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CHARLESTON, W.Va. -- Federal and state officials have moved far too slowly to beef up restrictions to protect the environment and local communities from the growing boom in natural gas drilling, a U.S. Department of Energy advisory panel warned Thursday.
The DOE's Shale Gas Production Subcommittee urged lawmakers, regulators and industry to act more quickly on recommendations ranging from new guidelines for well casing construction to studies of new science indicating natural gas may not provide the greenhouse gas advantages previously estimated.
"The progress to date is less than the subcommittee hoped," the group said in a press release.
The subcommittee -- made up of mostly of experts with ties to industry -- said if action is not taken "there is a real risk of serious environmental consequences and a loss of public confidence that could delay or stop this activity."
The panel's new report comes as Marcellus Shale drilling legislation in West Virginia appears stalled by industry opposition to provisions aimed at setting a buffer zone around homes, firming up well-casing construction standards and requiring public notice of new drilling permit applications.
On Thursday, lawmakers called off an unusual Sunday morning committee meeting on the Marcellus legislation. They scheduled a new meeting for 8 a.m. Monday at the Capitol, just before a U.S. Senate field hearing on natural gas drilling set to begin at 10 a.m. across Charleston at the Robert C. Byrd Federal Courthouse.
West Virginia business and political leaders have for several years been promoting a potential boom in Marcellus Shale gas drilling, saying it will provide a huge economic boost to the state. Those leaders say they want drilling to be done responsibly, but so far new legislation has failed and additional inspectors have not been hired.
But DOE panel members say policymakers and industry need to get out in front of potential problems associated with drilling, or face serious damage and continued public opposition to industry practices.
"The development of shale gas is one of the biggest energy innovations, if not the biggest, in several decades," said the DOE subcommittee chairman and MIT professor John Deutch. "But to ensure the full benefits to the American people, environmental issues need to be addressed now -- especially in terms of wastewater, air quality and community impact."
Obama administration Energy Secretary Steven Chu appointed the subcommittee to recommend improvements in safety and environmental performance for expanded gas-drilling operations that use hydraulic fracturing, or fracking, and advanced horizontal drilling techniques.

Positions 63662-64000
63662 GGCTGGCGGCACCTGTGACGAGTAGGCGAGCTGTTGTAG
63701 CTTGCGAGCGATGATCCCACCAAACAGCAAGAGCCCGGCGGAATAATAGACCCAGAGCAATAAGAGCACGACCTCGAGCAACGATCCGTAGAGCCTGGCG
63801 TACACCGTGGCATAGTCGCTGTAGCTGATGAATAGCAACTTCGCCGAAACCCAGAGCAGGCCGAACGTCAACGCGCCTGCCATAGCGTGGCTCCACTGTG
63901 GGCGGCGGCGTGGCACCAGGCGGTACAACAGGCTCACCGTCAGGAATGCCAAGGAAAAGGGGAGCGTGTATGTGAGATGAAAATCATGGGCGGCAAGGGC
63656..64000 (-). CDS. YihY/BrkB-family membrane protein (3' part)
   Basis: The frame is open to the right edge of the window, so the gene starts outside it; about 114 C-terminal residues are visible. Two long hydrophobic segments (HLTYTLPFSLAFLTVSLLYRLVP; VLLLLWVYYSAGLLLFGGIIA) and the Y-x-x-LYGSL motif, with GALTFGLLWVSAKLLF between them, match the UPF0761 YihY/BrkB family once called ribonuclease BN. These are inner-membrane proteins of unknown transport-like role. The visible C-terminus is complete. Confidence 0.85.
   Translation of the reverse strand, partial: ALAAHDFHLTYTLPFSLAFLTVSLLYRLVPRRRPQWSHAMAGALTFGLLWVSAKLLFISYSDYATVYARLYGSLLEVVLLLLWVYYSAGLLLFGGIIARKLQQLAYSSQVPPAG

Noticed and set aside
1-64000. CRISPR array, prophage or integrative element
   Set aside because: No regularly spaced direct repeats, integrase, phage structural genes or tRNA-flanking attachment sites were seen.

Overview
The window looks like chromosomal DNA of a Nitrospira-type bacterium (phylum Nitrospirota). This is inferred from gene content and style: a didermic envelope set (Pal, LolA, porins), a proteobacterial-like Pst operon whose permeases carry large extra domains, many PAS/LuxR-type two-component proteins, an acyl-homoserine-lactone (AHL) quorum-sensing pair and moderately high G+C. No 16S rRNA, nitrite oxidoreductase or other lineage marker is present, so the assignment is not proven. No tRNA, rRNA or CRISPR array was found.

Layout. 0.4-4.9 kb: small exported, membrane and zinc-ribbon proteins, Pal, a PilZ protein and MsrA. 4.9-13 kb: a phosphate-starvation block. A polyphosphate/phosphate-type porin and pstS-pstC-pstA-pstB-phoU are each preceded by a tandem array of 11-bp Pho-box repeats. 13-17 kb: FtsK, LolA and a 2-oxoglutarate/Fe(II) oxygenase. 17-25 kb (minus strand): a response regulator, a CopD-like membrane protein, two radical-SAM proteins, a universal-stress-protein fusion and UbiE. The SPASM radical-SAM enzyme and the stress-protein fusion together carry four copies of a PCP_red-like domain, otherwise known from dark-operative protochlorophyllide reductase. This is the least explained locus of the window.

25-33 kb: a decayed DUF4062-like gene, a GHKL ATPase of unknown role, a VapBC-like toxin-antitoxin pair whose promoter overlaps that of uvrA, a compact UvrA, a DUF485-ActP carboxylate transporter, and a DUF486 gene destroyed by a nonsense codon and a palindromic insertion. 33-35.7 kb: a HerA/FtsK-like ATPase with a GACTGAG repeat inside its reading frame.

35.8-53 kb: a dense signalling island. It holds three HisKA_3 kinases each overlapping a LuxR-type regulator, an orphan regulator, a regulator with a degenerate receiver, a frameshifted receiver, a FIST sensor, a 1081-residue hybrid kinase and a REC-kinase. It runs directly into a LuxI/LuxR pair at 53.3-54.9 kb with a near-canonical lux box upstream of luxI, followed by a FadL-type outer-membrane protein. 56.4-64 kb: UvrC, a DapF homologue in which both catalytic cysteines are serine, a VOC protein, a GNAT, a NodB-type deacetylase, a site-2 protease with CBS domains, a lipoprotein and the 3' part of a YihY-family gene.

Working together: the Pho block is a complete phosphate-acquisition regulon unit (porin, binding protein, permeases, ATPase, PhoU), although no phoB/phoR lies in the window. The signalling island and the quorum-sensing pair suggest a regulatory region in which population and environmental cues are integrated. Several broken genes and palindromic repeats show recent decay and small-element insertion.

In its initial report in August, the subcommittee said that, "Intensive shale gas development can potentially have serious impacts on public health, the environment and quality of life -- even when individual operators conduct their activities in ways that meet and exceed regulatory requirements.
"The combination of impacts from multiple drilling and production operations, support infrastructure (pipelines, road networks, etc.) and related activities can overwhelm ecosystems and communities," the panel said.
The new report outlines some areas where action hasn't been taken or where subcommittee members felt actions taken were not adequate:
• A U.S. Environmental Protection Agency proposal for the first-ever air pollution standards for drilling do not directly limit methane emissions and fail to cover existing shale-gas sources except for fractured or re-fractured existing wells.
• While some universities have published new reports on the issue, government agencies have not launched new studies on the potential for methane from drilling operations to migrate into drinking water supplies.
• More detailed reviews need to be performed to follow-up on a series of scientific papers that found greenhouse gas emissions from natural gas are far greater than originally thought, questioning the conventional wisdom that it is a good "bridge fuel" to help the nation move from coal to renewable energy.
• EPA and the states are "not engaged in developing a systems/lifecycle approach to water management" for the drilling industry, and more work needs to be done to push for improvements in well-casing design and construction.
The DOE panel also said, though, that legislation and regulation isn't the only answer to potential problems associated with the natural gas boom.
"Short- and long-term community impacts range from traffic, noise, land use, disruption of wildlife and habitat, with little or no allowance for planning or effective mechanisms to bring companies, regulators, and citizens to deliberate about how best to deal with near-term and cumulative impacts," the new report said.
"The subcommittee does not believe that these issues will resolve themselves or be solved by prescriptive regulation or in the courts," the report said. "State and local governments should take the lead in experimenting with different mechanisms for engaging these issues in a constructive way, seeking to go beyond discussion to practical mitigation."
Reach Ken Ward Jr. at kw...@wvgazette.com or 304-348-1702.